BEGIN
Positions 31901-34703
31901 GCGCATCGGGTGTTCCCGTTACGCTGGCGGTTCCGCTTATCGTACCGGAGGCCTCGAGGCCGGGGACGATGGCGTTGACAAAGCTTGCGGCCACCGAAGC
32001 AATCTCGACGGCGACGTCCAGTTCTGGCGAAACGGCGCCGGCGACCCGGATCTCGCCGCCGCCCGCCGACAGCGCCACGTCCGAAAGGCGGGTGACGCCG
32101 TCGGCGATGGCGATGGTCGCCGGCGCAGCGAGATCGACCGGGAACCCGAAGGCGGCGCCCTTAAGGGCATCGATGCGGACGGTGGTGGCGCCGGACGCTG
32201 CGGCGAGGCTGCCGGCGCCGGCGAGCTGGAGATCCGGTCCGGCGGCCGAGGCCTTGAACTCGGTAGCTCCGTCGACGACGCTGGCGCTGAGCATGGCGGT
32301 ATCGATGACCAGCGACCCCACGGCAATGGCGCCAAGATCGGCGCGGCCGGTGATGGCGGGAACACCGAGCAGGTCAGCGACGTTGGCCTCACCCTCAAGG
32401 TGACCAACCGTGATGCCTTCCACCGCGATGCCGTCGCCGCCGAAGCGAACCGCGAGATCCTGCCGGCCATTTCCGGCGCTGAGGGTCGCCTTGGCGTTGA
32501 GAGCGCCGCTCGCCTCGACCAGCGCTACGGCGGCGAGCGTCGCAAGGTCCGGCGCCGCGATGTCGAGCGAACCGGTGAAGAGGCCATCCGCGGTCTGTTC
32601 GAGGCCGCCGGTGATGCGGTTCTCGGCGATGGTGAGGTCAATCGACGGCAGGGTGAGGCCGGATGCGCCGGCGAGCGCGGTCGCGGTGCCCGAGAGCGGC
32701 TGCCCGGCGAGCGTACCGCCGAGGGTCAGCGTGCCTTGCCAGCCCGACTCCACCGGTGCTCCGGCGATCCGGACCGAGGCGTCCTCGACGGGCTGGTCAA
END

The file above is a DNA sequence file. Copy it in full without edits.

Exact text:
Positions 31901-34703
31901 GCGCATCGGGTGTTCCCGTTACGCTGGCGGTTCCGCTTATCGTACCGGAGGCCTCGAGGCCGGGGACGATGGCGTTGACAAAGCTTGCGGCCACCGAAGC
32001 AATCTCGACGGCGACGTCCAGTTCTGGCGAAACGGCGCCGGCGACCCGGATCTCGCCGCCGCCCGCCGACAGCGCCACGTCCGAAAGGCGGGTGACGCCG
32101 TCGGCGATGGCGATGGTCGCCGGCGCAGCGAGATCGACCGGGAACCCGAAGGCGGCGCCCTTAAGGGCATCGATGCGGACGGTGGTGGCGCCGGACGCTG
32201 CGGCGAGGCTGCCGGCGCCGGCGAGCTGGAGATCCGGTCCGGCGGCCGAGGCCTTGAACTCGGTAGCTCCGTCGACGACGCTGGCGCTGAGCATGGCGGT
32301 ATCGATGACCAGCGACCCCACGGCAATGGCGCCAAGATCGGCGCGGCCGGTGATGGCGGGAACACCGAGCAGGTCAGCGACGTTGGCCTCACCCTCAAGG
32401 TGACCAACCGTGATGCCTTCCACCGCGATGCCGTCGCCGCCGAAGCGAACCGCGAGATCCTGCCGGCCATTTCCGGCGCTGAGGGTCGCCTTGGCGTTGA
32501 GAGCGCCGCTCGCCTCGACCAGCGCTACGGCGGCGAGCGTCGCAAGGTCCGGCGCCGCGATGTCGAGCGAACCGGTGAAGAGGCCATCCGCGGTCTGTTC
32601 GAGGCCGCCGGTGATGCGGTTCTCGGCGATGGTGAGGTCAATCGACGGCAGGGTGAGGCCGGATGCGCCGGCGAGCGCGGTCGCGGTGCCCGAGAGCGGC
32701 TGCCCGGCGAGCGTACCGCCGAGGGTCAGCGTGCCTTGCCAGCCCGACTCCACCGGTGCTCCGGCGATCCGGACCGAGGCGTCCTCGACGGGCTGGTCAA